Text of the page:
A Trifecta of Useful Skills: leave it, take, drop
Updated: May 18, 2020
Every pup would benefit from learning these three skills, but they’re especially useful when there are children in the home. I worked on these skills with a pup who was visiting here recently. He lives in a household that includes active children who really enjoy playing with him.
Imagine the wonderful temptations a puppy would likely have access to in a home with kids. Things like:
Children’s toys and stuffed animals
Shoes, mittens, scarves
Snacks held at teasingly low heights in a child’s hand
Stray snacks left in puppy-accessible locations
To make matters worse, both adults and children may be tempted to chase a puppy when he grabs a taboo item, thus making the item even more precious and exciting to the pup. Many bored pups quickly learn to steal taboo items expressly to get a chase game started. How much better would it be if we noticed the pup picking up an approved dog toy and then joining him in some fun play with that?
Children (and adults!) can certainly learn to engage their pup in play with approved doggie toys. But if the pup learns no rules around such play, his behavior may start to shift in unpleasant ways. Some issues that may crop up include:
Unintentional or out-of-control tug games where the puppy refuses to let go of the toy
Jumping and grabbing at held toys that may lead to accidental tooth contact on hands
Play migrating to unapproved items, like grabbing the fabric of a child’s PJs or pants legs or shirt, dangling scarves, shoe strings, etc.
How do we resolve these issues? We teach these three highly useful skills –
LEAVE IT – this means don’t touch the temptation in the first place
DROP – this means let go of whatever object is currently in your mouth
TAKE IT (or GET IT) – this means the pup may now take hold of the desired item
All of these skills can be taught with ease using positive reinforcement strategies. Each skill should then be practiced with a variety of items so the puppy develops a really strong understanding of each cue.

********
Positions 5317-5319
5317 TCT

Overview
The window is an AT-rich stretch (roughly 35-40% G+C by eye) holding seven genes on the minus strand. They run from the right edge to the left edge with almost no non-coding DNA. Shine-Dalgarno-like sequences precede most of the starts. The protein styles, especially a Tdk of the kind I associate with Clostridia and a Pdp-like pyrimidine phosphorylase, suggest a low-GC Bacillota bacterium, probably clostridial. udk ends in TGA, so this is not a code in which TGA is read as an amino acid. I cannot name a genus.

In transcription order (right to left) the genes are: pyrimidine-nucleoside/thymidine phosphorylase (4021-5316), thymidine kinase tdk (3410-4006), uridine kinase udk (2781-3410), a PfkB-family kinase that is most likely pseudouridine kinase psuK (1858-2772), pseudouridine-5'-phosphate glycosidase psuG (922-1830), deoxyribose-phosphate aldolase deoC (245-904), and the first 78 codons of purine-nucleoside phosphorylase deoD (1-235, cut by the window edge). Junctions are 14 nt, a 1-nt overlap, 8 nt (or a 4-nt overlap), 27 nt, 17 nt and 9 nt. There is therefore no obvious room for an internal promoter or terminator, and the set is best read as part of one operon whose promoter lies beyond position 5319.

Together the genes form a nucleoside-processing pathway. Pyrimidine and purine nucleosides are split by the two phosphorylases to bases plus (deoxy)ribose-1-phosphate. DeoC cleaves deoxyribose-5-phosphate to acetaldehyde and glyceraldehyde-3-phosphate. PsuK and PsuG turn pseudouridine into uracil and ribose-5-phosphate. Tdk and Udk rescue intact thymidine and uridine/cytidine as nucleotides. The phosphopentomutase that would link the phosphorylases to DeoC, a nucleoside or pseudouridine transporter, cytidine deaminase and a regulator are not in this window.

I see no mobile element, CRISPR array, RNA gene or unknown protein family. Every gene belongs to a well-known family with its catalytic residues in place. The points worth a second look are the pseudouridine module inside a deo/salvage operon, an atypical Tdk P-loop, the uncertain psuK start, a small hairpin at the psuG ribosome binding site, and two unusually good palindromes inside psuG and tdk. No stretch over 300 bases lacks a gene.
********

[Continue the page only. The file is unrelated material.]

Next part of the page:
For example, my recent puppy visitor is insanely in love with flirt pole play. (Seen here.) Letting go of that toy was quite a challenge for him at first. So I began his training on DROP inside first, with less valuable toys. It was also a very handy cue for when he picked up a stray sock or shoe. Without any ugly tone from me, or competitiveness over the item, he was thrilled to drop when requested because it had become a highly reinforced behavior.
When DROP training began outside with the flirt pole, I quickly saw that I needed to use the very best treats to sufficiently motivate him to want to let go. But over time and practice, the use of food could be faded, and the new reinforcer for dropping the toy was permission to start chasing the flirt pole again!
Teaching opposing skills in pairs, like DROP and GET IT, or LEAVE IT and TAKE IT, also helps clarify things for the pup. He learns precisely when to disengage from the item or temptation, and when it’s permissible to have it.
Here are a couple video clips showing the puppy’s progress on these skills:
If you’d like assistance teaching these very useful skills, I’d be happy to help. :-)
Virginia Dare is a certified dog trainer & behavior counselor with decades of experience. Her business offers live video consultations anywhere in the US for training and behavior help, puppy matchmaking services, and pre- and post-arrival counseling for new puppies. She also provides in-home, private lessons and behavior consultations in northern Fairfield and Westchester counties, western New Haven county, Putnam and southern Dutchess counties.
Please visit www.NorthStarCanines.com/services to learn more, or contact me at 804.784.0120
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